Federal government in Canada by John George Bourinot | NOOK Book (eBook) | Barnes & Noble
Federal government in Canada

Federal government in Canada

by John George Bourinot
     
 
The book may have numerous typos or missing text. It is not illustrated or indexed. However, purchasers can download a free copy of the original rare book from the publisher's website. You can also preview the book there.
Purchasers are also entitled to a trial membership in the publisher's book club where they can select from more than a million books for

Overview

The book may have numerous typos or missing text. It is not illustrated or indexed. However, purchasers can download a free copy of the original rare book from the publisher's website. You can also preview the book there.
Purchasers are also entitled to a trial membership in the publisher's book club where they can select from more than a million books for free.

Publisher: N. Murray, publication agent, Johns Hopkins university Publication date: 1889
Subjects: Constitutional history; Canada; Federal government; History / Canada / General; Law / Constitutional; Political Science / General; Political Science / Political Process / General; Political Science / Constitutions; Political Science / Government / National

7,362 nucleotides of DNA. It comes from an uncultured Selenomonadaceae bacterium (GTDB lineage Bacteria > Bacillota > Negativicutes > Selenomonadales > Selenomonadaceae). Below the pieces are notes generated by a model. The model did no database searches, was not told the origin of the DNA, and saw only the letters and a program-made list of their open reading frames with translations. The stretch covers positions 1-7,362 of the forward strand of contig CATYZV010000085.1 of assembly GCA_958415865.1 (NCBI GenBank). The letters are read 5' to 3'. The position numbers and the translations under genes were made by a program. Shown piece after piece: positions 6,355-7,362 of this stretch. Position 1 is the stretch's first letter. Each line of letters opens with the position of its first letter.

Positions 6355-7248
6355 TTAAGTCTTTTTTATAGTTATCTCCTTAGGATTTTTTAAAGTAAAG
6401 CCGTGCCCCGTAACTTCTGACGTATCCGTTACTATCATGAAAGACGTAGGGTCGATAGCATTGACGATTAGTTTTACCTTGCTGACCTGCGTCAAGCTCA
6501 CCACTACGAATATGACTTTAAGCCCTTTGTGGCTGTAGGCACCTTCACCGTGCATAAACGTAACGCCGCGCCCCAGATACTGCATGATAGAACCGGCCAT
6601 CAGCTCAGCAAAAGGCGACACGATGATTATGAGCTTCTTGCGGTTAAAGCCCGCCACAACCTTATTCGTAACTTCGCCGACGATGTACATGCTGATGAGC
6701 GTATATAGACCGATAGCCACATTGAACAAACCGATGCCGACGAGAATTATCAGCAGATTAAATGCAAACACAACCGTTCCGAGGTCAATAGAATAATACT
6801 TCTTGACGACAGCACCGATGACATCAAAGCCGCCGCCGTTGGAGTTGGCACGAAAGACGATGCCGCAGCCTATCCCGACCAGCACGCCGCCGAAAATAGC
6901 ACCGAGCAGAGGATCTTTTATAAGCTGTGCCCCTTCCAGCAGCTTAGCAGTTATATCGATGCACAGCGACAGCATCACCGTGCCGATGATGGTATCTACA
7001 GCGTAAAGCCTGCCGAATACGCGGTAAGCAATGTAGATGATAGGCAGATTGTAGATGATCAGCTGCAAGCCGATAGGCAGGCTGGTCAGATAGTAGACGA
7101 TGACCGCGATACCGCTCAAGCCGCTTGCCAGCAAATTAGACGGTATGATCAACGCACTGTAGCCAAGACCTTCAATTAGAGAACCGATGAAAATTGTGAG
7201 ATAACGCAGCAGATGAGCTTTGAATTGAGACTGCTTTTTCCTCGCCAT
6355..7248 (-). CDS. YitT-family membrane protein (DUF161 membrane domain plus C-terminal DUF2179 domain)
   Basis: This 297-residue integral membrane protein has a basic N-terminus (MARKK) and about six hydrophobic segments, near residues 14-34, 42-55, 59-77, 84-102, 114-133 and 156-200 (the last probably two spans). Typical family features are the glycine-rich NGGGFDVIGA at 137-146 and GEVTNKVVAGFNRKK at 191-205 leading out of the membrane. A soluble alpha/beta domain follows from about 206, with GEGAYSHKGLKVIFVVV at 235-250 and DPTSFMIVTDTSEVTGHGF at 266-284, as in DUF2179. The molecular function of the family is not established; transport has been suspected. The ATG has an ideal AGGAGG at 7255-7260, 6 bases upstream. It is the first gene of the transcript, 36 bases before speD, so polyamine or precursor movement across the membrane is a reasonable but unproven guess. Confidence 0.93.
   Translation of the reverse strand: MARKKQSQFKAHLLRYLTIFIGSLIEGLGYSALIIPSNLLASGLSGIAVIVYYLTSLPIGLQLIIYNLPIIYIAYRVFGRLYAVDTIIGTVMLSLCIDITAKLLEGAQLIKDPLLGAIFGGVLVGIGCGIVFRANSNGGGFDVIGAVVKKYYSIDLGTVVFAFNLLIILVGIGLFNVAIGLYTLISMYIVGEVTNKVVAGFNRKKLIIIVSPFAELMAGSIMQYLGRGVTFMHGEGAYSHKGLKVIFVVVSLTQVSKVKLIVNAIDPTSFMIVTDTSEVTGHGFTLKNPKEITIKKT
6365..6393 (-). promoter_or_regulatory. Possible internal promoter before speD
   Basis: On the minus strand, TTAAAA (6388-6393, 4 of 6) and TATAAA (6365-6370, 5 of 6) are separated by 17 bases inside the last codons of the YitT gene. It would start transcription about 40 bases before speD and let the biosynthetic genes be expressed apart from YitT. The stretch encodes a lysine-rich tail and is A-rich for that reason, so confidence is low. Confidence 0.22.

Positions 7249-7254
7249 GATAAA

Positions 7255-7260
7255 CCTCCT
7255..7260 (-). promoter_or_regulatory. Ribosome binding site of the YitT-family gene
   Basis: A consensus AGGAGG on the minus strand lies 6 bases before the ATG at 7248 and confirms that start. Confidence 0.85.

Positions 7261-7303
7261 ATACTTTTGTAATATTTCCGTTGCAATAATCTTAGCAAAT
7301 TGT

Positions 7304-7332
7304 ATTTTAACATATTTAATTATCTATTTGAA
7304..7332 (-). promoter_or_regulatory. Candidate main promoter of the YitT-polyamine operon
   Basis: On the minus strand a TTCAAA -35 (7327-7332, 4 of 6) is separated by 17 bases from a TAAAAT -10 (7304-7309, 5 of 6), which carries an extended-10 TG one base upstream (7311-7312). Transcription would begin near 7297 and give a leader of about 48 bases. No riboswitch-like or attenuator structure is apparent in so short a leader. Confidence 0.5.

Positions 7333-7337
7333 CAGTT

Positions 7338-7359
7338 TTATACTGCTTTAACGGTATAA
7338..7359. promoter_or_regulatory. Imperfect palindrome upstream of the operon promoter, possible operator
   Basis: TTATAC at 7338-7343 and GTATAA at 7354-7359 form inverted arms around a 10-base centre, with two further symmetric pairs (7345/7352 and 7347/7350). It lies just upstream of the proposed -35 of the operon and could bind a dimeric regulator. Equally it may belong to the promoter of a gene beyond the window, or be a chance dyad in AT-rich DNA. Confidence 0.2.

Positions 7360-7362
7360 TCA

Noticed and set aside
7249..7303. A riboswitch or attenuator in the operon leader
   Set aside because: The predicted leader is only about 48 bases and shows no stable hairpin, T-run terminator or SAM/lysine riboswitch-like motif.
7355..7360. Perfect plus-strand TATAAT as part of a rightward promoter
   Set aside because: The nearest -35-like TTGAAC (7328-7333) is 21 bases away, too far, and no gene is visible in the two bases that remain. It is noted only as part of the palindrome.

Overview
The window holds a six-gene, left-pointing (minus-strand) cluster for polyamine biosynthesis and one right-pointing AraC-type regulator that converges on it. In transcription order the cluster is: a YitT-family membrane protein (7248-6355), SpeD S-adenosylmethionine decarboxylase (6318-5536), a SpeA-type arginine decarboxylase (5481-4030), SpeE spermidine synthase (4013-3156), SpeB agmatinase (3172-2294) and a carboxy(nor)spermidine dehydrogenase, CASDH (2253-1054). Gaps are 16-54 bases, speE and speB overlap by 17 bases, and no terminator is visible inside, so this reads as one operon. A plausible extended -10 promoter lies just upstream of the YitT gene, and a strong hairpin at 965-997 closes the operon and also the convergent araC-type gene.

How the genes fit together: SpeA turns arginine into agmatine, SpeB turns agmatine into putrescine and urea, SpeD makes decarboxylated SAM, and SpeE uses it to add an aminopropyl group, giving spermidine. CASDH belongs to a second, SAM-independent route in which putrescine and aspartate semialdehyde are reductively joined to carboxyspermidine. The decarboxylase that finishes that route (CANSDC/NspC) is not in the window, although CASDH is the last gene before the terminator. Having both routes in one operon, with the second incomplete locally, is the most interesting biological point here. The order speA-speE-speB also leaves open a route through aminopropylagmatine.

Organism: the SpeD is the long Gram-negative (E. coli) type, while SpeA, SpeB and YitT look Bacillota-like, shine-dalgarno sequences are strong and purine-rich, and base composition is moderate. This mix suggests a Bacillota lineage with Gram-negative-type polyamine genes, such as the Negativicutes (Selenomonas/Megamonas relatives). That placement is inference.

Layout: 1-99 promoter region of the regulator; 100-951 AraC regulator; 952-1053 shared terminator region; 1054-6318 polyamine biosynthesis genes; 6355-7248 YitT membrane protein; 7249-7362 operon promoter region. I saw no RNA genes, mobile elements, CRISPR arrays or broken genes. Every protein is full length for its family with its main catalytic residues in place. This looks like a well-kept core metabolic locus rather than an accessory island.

Product Details

ISBN-13:
2940018827306
Publisher:
Baltimore, Murray
Format:
NOOK Book
File size:
377 KB

Read an Excerpt


LECTURE II. GENERAL FEATURES OF THE FEDERAL SYSTEM. The Dominion1 of Canada now consists of seven provinces regularly organized and of an immense area of undeveloped and sparsely settled territory extending from Ontario to the base of the Rocky Mountains, and temporarily divided into four large districts, for the purposes of government. The area of the whole Dominion is only thirty thousand English square miles less than that of the United States,2 including the vast 1 " The history of the circumstances under which the name of the ' Dominion ' came to be given to the united provinces shows the desire of the Canadians to give to the confederation, at the very outset, a monarchical likeness in contradistinction to the republican character of the American federal union. We have it on the best authority that in 1866-67 the question arose during a conference between the Canadian delegates and the Imperial authorities what name should be given to the confederation of the provinces, and it was first proposed that it should be called 'The Kingdom of Canada;' but it is said that the Earl of Carnarvon, then secretary of state for the colonies, thought such a designation inadvisable, chiefly on the ground that it would be probably objectionable to the government of the United States, which had so recently expressed its disapprobation of the attempt of the Emperor Napoleon to establish an imperial European dynasty in Mexico The Canadian delegates made due allowance for the delicacy of the sentiments of the minister and agreed, as a compromise, to the less ambitious title, Dominion of Canada,—a designation recalling that 'Old Dominion,' named by Raleigh in honor of the virgin Queen." Seearticle by author in the Scottish Review for April, 1885. 3 The United States has an area of 3...

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